6-71 Blower: Two Lobe Rotors, Straight vs Helical - Hot Rod Forum : Hotrodders Bulletin Board
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Old 04-11-2006, 12:56 AM
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6-71 Blower: Two Lobe Rotors, Straight vs Helical

I tried a search but couldn't find any info. Are there 2 lobe rotors available for a 6-71? Straight and/or helical?

My theory is that a 2 lobe would pump more air per revolution and increase boost without having to step up to an 8-71. I think it would increase pulsing in the intake but don't know if it's an acceptable compromise. I'm not that concerned with idle quality.

I have the same issue with straight lobes. Helical reduces pulsing but increases side load on the bearings. Helical would still be my 1st choice if they're available. What are my options?

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Old 04-11-2006, 03:12 PM
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In this months Street Rodder their is a article about it I believe. See if you can't grab a copy of that.
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Old 04-11-2006, 06:30 PM
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I think you are mixing up a few things. A 6-71 no matter which rotors should move the same amount of air per revolution, this is what makes it a 6-71, same for an 8-71 (of course there are variables). You also have to look into air leakage. I'm not sure what goals you have or what size engine you are working with so, without that it is hard (impossible) to give any accurate advice. If you are thinking by running straight rotors you will be able to make the same boost and run the blower slower, I don't think it will work tht way. Share a few more details and maybe someone will have the answers. I don't have time right now to go look up the different rotor types, advantages and dis-advantages. I will try to take a few minutes later to look that up.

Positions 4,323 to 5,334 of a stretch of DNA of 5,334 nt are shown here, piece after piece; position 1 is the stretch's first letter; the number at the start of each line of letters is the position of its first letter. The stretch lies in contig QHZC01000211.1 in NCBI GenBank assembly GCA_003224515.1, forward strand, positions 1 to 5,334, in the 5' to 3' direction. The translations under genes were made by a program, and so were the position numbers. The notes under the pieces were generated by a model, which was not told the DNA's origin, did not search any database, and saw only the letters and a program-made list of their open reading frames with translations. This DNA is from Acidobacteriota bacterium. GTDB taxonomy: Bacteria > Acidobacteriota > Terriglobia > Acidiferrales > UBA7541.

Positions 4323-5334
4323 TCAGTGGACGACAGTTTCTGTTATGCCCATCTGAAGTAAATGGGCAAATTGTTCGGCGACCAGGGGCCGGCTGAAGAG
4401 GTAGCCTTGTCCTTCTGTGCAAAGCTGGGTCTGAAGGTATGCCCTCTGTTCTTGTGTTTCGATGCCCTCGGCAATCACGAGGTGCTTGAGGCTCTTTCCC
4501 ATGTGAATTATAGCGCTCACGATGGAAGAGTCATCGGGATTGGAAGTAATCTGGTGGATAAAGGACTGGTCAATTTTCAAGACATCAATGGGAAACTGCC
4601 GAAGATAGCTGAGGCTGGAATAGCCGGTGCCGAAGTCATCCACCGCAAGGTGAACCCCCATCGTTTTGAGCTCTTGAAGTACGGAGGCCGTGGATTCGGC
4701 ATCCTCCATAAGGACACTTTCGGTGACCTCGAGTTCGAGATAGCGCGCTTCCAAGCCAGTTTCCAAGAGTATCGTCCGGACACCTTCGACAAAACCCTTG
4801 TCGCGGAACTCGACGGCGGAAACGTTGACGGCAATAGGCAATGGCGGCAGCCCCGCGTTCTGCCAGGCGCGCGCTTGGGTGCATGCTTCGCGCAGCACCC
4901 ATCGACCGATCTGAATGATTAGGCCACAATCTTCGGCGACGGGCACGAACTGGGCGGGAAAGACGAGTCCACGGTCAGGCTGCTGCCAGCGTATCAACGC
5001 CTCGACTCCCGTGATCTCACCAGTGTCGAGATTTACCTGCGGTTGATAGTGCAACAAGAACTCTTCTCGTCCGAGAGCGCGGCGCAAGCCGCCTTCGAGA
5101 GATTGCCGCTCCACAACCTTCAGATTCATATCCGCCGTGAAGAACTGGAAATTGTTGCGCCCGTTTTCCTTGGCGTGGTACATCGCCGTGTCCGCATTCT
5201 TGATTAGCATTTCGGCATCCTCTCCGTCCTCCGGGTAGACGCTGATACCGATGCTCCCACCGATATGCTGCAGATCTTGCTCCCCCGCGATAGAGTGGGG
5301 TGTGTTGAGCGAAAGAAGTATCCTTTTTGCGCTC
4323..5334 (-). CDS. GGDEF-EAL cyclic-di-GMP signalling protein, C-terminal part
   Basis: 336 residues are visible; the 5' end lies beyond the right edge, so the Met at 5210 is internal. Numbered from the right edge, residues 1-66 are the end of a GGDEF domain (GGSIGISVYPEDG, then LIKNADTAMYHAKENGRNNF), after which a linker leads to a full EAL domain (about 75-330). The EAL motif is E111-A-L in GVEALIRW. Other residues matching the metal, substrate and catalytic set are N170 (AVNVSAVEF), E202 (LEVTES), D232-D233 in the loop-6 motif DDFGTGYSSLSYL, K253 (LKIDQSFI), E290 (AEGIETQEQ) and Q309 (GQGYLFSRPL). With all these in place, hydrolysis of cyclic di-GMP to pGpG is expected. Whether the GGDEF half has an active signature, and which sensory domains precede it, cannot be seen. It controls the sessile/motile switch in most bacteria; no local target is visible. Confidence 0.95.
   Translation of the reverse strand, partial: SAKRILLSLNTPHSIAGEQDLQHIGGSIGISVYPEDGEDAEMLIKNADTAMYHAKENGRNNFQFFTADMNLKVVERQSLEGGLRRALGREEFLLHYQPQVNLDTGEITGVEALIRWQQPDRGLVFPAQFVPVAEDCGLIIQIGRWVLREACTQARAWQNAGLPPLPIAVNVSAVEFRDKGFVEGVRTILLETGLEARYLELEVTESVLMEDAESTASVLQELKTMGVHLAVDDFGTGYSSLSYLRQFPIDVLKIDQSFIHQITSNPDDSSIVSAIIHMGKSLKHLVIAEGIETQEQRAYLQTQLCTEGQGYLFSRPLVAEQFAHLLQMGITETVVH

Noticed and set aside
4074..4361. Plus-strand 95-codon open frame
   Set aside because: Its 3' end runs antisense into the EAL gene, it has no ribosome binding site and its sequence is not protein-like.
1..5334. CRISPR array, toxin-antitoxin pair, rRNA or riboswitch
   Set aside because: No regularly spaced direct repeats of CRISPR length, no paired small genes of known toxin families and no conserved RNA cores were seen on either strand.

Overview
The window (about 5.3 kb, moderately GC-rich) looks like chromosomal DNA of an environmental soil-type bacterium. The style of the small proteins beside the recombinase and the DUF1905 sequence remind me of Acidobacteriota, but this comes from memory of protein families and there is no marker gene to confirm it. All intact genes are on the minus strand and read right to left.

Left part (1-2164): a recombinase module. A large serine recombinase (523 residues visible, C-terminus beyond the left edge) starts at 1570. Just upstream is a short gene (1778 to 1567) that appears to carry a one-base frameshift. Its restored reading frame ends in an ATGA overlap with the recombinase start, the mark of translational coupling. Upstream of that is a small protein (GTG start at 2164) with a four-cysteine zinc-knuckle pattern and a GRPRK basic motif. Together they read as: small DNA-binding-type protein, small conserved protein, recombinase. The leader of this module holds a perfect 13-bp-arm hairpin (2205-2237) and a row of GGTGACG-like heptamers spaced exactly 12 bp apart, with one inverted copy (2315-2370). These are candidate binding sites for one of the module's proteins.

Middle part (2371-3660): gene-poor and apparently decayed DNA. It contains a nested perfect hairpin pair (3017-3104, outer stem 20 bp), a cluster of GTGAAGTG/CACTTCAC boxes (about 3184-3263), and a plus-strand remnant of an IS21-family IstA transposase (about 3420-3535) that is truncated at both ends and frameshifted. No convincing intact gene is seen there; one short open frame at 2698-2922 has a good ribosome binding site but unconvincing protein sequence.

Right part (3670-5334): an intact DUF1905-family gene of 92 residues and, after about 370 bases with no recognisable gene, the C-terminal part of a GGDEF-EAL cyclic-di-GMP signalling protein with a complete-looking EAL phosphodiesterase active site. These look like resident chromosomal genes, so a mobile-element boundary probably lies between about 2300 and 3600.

Royce
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Old 04-12-2006, 12:25 AM
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Thanks, I'll see if I can find that Street Rodder mag.

Published figures state that a 6-71 blower displaces 411 ci per revolution. With twin, 3 lobe rotors that should mean the area between the lobes that is trapped against the inside of the case is 68.5 ci. (411 divided by 6) It's not the lobes themselves, but rather the gap between them that determines displacement.

By comparison, the gap between a 2 lobe rotor is much larger and displaces more volume. If that volume measures 102.75 ci, then multiplying by 4 gaps would equal 411 ci, exactly the same as a 3 lobe. If the space is anything larger than 102.75, and that's what I'm thinking, obviously it would pump more than 411 ci per revolution.

It seems to me, the greater the number of lobes, the smaller the gaps and the less air it pumps. Like I said, it's just a theory, that's why I'm asking.

"You also have to look into air leakage."

Yeah, I thought about that too.

The engine will eventually be a 499ci small block stroker. At 30% OD the 6-71 will max out at around 12psi. I don't know how much rpm the blower can handle and I'm not sure if this will be enough to break the 1000HP barrier.